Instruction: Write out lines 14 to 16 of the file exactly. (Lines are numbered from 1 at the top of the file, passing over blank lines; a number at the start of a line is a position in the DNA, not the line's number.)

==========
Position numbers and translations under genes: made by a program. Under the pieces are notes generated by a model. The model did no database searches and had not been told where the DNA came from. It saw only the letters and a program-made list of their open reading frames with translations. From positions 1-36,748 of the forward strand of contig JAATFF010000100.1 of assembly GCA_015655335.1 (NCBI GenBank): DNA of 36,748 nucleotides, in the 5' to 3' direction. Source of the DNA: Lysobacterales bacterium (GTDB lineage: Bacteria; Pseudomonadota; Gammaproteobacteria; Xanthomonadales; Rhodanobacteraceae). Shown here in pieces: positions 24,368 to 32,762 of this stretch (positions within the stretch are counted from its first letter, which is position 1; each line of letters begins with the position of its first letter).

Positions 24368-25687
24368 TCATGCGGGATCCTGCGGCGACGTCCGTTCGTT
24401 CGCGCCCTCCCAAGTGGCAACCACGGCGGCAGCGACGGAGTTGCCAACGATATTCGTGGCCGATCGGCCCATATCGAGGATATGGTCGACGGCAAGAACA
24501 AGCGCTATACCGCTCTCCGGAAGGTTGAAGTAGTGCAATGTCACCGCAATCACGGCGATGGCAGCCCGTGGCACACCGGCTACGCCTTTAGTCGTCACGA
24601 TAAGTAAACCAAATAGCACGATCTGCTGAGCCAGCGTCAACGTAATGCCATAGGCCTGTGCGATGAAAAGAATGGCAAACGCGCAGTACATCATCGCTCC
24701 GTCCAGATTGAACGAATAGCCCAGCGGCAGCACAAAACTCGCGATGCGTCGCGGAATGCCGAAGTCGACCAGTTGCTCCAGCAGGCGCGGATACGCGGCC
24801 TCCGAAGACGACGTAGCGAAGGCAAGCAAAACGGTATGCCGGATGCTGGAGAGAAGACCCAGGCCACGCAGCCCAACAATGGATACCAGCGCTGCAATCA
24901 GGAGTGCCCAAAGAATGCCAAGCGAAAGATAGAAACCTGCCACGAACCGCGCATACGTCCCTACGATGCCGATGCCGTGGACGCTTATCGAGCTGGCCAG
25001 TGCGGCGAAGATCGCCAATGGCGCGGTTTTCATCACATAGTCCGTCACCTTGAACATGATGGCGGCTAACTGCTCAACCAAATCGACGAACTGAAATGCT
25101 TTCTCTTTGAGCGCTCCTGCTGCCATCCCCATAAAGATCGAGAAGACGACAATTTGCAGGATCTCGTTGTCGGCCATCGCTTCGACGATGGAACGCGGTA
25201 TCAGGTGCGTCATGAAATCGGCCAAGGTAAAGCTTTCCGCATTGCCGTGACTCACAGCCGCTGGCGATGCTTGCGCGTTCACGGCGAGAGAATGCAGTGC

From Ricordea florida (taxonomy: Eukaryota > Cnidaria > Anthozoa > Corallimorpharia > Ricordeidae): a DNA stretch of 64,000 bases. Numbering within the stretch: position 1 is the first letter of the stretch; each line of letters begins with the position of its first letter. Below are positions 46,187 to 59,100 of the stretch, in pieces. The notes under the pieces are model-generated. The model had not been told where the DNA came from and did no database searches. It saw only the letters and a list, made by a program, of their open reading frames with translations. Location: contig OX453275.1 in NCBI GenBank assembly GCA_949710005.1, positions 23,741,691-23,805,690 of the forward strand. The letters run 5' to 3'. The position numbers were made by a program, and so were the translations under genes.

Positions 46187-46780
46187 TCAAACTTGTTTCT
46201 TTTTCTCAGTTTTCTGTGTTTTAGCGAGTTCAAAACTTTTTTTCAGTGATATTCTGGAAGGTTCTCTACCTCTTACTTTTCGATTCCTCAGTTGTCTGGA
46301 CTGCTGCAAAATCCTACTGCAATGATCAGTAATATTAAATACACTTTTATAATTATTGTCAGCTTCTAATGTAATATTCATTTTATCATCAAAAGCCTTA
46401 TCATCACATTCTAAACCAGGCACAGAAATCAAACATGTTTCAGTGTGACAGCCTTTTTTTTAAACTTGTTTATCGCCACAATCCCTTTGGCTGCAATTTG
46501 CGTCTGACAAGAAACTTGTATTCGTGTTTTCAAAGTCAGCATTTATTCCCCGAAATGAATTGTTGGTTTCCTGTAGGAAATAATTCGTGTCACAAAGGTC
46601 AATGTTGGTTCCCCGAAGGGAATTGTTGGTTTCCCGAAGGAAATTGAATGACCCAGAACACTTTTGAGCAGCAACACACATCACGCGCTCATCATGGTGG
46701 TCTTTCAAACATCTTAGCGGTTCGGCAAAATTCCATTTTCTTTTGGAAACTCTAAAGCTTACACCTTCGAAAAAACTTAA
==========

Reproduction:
Positions 46187-46780
46187 TCAAACTTGTTTCT
46201 TTTTCTCAGTTTTCTGTGTTTTAGCGAGTTCAAAACTTTTTTTCAGTGATATTCTGGAAGGTTCTCTACCTCTTACTTTTCGATTCCTCAGTTGTCTGGA